What is Climate Resilience?

Published Jun 6, 2022

A person hauling a mattress during a flood
Coco Robicheaux/Alamy

Solving the climate crisis isn’t just about cutting carbon emissions. It’s about protecting people from harm.

We’re in a climate crisis. As the world warms, people across the globe face daunting new challenges, on a scale never seen before. To withstand those challenges—and to thrive—we need climate resilience.

Climate resilience is about successfully coping with and managing the impacts of climate change while preventing those impacts from growing worse. A climate resilient society would be low-carbon and equipped to deal with the realities of a warmer world.

There’s only one real way to achieve climate resilience: cut the heat-trapping emissions that drive climate change while adapting to the changes that are unavoidable—and do so in ways that make the world more equitable and just, not less.

Mitigation + adaptation

There’s broad agreement that to slow down the pace of climate change, we need to rapidly reduce the heat-trapping emissions that cause global warming. This is climate change mitigation. It’s about tackling climate change by addressing its root cause: the carbon emissions we dump into the atmosphere, primarily from the burning of fossil fuels.

Mitigation means shutting down coal and gas plants, shifting to renewable energy sources, using energy more efficiently, using less oil for transportation, ramping up use of public transportation and electric vehicles, and using land in ways that removes carbon from the atmosphere.

Boldy, dramatically cutting emissions—on the order of 50 percent below 2005 levels by 2030, here in the United States—is essential to a safe climate future.

But even if we aggressively cut emissions—and we must—the early impacts of climate change are already here. They grow more severe every year, and because carbon pollution doesn’t just disappear—it remains in the atmosphere for decades—climate impacts are here for the long run.

So, we also need climate change adaptation, where we protect against the threats already here and prepare for more change to come.

Because climate impacts are so far reaching, the range of things considered “climate adaptation” is also quite broad. Adaptation includes things like reenforcing the electric grid to better withstand extreme weather; investing in better housing and infrastructure in areas hard-hit by flooding or sea level rise; planting trees to reduce extreme heat in cities; and putting air conditioning in schools.

Basically, it means adjusting how we live, work, and play to keep us safe from the impacts of climate change.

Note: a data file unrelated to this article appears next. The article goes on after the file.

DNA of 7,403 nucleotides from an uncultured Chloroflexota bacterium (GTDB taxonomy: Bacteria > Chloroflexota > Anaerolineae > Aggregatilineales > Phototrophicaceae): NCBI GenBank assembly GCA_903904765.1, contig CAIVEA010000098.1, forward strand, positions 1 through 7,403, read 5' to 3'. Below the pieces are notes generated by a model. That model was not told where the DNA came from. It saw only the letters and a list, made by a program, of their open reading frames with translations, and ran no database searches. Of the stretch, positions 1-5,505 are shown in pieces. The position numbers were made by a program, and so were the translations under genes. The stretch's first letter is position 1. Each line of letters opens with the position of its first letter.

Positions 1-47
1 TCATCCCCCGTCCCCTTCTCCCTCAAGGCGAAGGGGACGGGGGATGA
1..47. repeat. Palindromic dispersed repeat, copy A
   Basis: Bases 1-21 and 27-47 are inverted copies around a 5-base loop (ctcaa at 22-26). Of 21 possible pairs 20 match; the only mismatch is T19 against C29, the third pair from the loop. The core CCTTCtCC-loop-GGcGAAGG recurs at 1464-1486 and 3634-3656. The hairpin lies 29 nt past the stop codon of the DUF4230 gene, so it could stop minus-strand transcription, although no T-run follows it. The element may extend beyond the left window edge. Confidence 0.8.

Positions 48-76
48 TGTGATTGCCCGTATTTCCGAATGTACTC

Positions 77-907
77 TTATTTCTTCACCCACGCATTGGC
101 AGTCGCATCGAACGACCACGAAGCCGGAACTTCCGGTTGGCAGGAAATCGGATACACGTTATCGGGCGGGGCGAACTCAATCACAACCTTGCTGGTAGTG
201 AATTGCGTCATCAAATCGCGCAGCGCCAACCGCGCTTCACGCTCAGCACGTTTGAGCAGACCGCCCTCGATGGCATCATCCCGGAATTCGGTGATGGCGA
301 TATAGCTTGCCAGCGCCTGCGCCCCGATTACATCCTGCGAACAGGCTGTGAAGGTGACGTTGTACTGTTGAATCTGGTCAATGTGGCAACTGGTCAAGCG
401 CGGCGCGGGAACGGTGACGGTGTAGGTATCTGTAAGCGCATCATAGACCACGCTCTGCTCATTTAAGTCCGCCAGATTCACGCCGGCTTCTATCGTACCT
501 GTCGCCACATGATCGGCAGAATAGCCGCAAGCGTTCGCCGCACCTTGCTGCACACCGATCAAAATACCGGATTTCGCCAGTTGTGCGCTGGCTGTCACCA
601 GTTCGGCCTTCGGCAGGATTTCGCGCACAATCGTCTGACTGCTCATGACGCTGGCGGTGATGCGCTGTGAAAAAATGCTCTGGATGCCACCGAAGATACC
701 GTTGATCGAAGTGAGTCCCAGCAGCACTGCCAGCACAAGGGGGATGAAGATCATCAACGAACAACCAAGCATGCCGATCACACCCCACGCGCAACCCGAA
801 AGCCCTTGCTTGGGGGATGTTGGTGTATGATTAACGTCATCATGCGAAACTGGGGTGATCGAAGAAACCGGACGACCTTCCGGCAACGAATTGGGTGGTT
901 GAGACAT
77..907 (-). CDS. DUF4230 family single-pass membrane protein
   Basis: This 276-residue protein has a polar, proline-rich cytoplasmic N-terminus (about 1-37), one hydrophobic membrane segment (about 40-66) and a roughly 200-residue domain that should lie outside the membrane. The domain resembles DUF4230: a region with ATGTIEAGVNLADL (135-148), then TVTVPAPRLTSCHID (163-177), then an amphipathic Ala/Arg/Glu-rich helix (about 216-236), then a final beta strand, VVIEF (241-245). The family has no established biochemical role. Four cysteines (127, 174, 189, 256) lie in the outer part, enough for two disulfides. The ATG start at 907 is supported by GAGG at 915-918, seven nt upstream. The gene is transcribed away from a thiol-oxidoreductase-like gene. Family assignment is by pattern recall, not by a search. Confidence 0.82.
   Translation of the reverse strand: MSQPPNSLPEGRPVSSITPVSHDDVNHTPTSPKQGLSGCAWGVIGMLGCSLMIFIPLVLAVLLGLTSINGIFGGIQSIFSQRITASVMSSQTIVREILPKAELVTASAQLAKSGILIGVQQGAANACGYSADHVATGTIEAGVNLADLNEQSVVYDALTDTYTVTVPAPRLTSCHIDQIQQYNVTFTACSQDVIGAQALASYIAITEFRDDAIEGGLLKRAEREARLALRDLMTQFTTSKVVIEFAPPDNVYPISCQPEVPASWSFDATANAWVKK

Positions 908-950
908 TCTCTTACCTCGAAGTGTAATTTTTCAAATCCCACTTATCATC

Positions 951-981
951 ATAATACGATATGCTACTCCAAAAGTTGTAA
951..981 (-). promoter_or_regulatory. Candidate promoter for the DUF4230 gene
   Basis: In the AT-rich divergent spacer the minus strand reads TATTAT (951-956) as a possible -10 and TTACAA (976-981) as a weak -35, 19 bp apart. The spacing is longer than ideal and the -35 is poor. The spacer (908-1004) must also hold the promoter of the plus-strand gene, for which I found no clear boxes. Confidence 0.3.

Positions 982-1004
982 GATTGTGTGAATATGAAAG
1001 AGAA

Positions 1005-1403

Climate resilience needs climate justice

There's a third, critical aspect of resilience that has to inform how we adapt to and mitigate climate change: climate justice. Climate change causes disproportionate harm to certain members of society, including people of color, people living on low incomes or in poverty, and people who are elderly, young, or disabled.

Incorporating climate justice in resilience means, on the adaptation side, prioritizing the wellbeing of people and communities most exposed to climate harm and least able to cope with it. This could involve, for example, ensuring public housing has air conditioning, putting at-risk communities first in line for money for pre-disaster planning, and investing in measures to keep people who are elderly, disabled, homeless, or living in poverty safe during a hurricane or wildfire.

On the mitigation side, climate justice means ensuring that climate solutions, like clean energy projects, bring help, not harm, to vulnerable communities. This could involve prioritizing power plant pollution reduction and decommissioning of dirty fossil fuel-powered plants in low-income communities; ensuring wind, solar and other clean energy projects bring more benefits than burdens to communities of color; and expanding low-income households’ access to rooftop and community solar, energy efficiency, public transit, and the electrification of transportation and heating.

As we build resilience, we should prioritize those among us who face the greatest harm from climate change. But because of systemic racism and other historic injustices, this has not been done. Acknowledging and addressing those injustices is central to working toward just resilience, now and for the future.

Building climate resilience

Only by pursuing mitigation and adaptation in tandem can we achieve and sustain climate resilience. If we work hard on both these fronts, keeping climate justice front and center, we can build a climate resilient society that is low carbon, equipped to deal with the realities of a warmer world, and works to safeguard the well-being of all.

Building climate resilience should be a core ambition of climate activists and policymakers.

The Union of Concerned Scientists has worked on climate change issues for more than thirty years. Get involved here.

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